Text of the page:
April 13, 2012 |
CARTAGENA, Colombia - President Obama will highlight trade and business opportunities in Latin America at a regional summit in Colombia this weekend, but other leaders may upstage him by pushing to legalize marijuana and other illicit drugs in a bid to stem rampant trafficking. Obama, who opposes decriminalization, is expected to face a rocky reception in this Caribbean resort city, which otherwise forms a friendly backdrop for a U.S. president courting Latino voters in an election year.
November 26, 1989
Legalization of drugs: Bravo! for all of us. I'm Colombian and as such I've suffered the horror that this last year's illegal business has produced not only to our Third World society, but to the American people. Violence has been the medium in which this demand-and-supply deal has taken place. I do not want youngsters depending on drugs and most of all I do not want youngsters seeing this business as the only way out of poverty. Let's legalize, let's take the criminal part away from selling and buying.
February 28, 2009
It has been nearly 40 years since President Nixon began the "war on drugs" in 1971. Its objective from the outset was to suppress the manufacture, distribution and consumption of illicit drugs. By all of those measures -- and by common agreement -- the multibillion-dollar effort has been a failure. Supply is plentiful, distribution sophisticated and consumption steady.
CALIFORNIA | LOCAL
September 8, 1989
I found it interesting that it is the politicians and not the police who favor re-criminalizing the possession of small amounts of marijuana. (Federal drug czar) William Bennett, (former congressman and current state attorney general candidate) Daniel Lungren and (Dist. Atty.) Ira Reiner are indulging their own particular pipe dreams if they believe that treating marijuana users as felons will help solve the problem of drug abuse in the U.S. Despite its reputation as the "demon weed with roots in hell," medical and statistical evidence bears out the fact that marijuana is no more dangerous than alcohol or tobacco.
CALIFORNIA | LOCAL
February 15, 2001
I was encouraged to read "Colombia's Drug War Must Be Won in the U.S." by William Ratliff (Commentary, Feb. 11). We need to overhaul our entire drug policy in the U.S. My family and I lived in Ecuador, a neighboring country to Colombia, and we are dismayed at how the U.S. drug policies in Colombia are now destabilizing Ecuador. We fear that this scenario will be played out throughout Latin America to the detriment of ultimate U.S. interests. Ratliff stated, "If the enormous profits from this massive drug industry were slashed through some form of 'decriminalization' as part of a broader program in the U.S., the level of corruption and violence in Colombia, Mexico and other countries would become much more manageable."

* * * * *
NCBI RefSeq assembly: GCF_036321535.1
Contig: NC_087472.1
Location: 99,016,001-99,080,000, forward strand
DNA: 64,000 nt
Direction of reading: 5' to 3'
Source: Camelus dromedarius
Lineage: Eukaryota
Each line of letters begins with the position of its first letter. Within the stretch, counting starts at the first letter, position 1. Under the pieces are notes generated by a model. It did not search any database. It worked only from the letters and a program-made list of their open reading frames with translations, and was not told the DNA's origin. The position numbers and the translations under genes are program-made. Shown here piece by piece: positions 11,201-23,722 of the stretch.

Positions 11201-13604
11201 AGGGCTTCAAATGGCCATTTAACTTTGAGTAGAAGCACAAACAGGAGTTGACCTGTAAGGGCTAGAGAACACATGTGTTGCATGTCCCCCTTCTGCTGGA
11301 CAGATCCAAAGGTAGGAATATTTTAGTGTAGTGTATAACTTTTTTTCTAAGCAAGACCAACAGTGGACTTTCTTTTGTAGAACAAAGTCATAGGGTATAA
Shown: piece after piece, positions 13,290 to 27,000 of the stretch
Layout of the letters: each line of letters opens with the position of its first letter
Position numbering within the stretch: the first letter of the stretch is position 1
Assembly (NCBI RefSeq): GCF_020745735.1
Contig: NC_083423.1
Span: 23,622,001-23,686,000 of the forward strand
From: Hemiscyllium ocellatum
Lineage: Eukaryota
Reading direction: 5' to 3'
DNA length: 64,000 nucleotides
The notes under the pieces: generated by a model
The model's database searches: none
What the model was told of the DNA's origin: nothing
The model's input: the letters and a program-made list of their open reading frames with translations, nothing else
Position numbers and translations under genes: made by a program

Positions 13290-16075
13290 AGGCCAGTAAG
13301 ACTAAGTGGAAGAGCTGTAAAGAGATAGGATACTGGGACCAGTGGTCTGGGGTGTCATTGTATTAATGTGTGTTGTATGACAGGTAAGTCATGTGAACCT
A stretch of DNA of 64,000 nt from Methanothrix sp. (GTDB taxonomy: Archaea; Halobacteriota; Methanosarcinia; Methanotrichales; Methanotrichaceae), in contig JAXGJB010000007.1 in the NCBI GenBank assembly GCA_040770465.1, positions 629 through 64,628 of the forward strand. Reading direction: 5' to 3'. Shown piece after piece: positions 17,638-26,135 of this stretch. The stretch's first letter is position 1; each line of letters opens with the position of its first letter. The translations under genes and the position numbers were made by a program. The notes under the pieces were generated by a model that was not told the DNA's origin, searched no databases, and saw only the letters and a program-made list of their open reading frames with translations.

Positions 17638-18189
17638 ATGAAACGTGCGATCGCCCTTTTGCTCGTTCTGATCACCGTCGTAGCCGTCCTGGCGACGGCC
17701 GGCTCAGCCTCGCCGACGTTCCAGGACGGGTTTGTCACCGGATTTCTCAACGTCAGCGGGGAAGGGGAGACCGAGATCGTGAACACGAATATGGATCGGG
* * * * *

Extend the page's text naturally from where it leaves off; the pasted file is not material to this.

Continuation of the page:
September 27, 1992 |
This seems an unlikely place to find judges calling for decriminalization of street drugs. Orange County is the fabled cradle of California conservatism, where suburbanites come together in fear of God, Democrats and anything that smells of Los Angeles. Or so goes the stereotype.
August 18, 1990 |
Atty. Gen. John K. Van de Kamp has refused to publish the recommendations of a state advisory commission which has recommended that California legalize marijuana and consider decriminalization of other drugs. The San Francisco Examiner disclosed that Van de Kamp's office refused to pay for the printing of the Research Advisory Panel's recommendations.
August 23, 2009 |
Mired in a bloody battle with major drug traffickers, Mexico is quietly eliminating jail time for possession of small amounts of marijuana, cocaine, heroin and other drugs. The government of President Felipe Calderon says removing the penalties will help in its fight against traffickers by freeing up law enforcement resources and shifting attention from minor consumers to big-time dealers and drug lords. The law also provides for free treatment for addicts. But critics say decriminalization sends the wrong message amid a drug war that has claimed more than 11,000 lives since late 2006.
November 3, 2011 |
The International Drug Policy Reform Conference in downtown Los Angeles might not seem like a sensible campaign stop for a Republican presidential hopeful. There was reggae music blasting, little lapel pins shaped like marijuana leaves, and a speech by California Lt. Gov. Gavin Newsom, the uber-liberal former mayor of San Francisco who is famous for granting marriage licenses to same-sex couples. But on Thursday, Gary Johnson stood there before an audience of drug decriminalization activists, drawing cheers for his promise that if he wins the Republican nomination and is elected president, he will issue a full pardon for anyone serving prison time for a non-violent marijuana crime.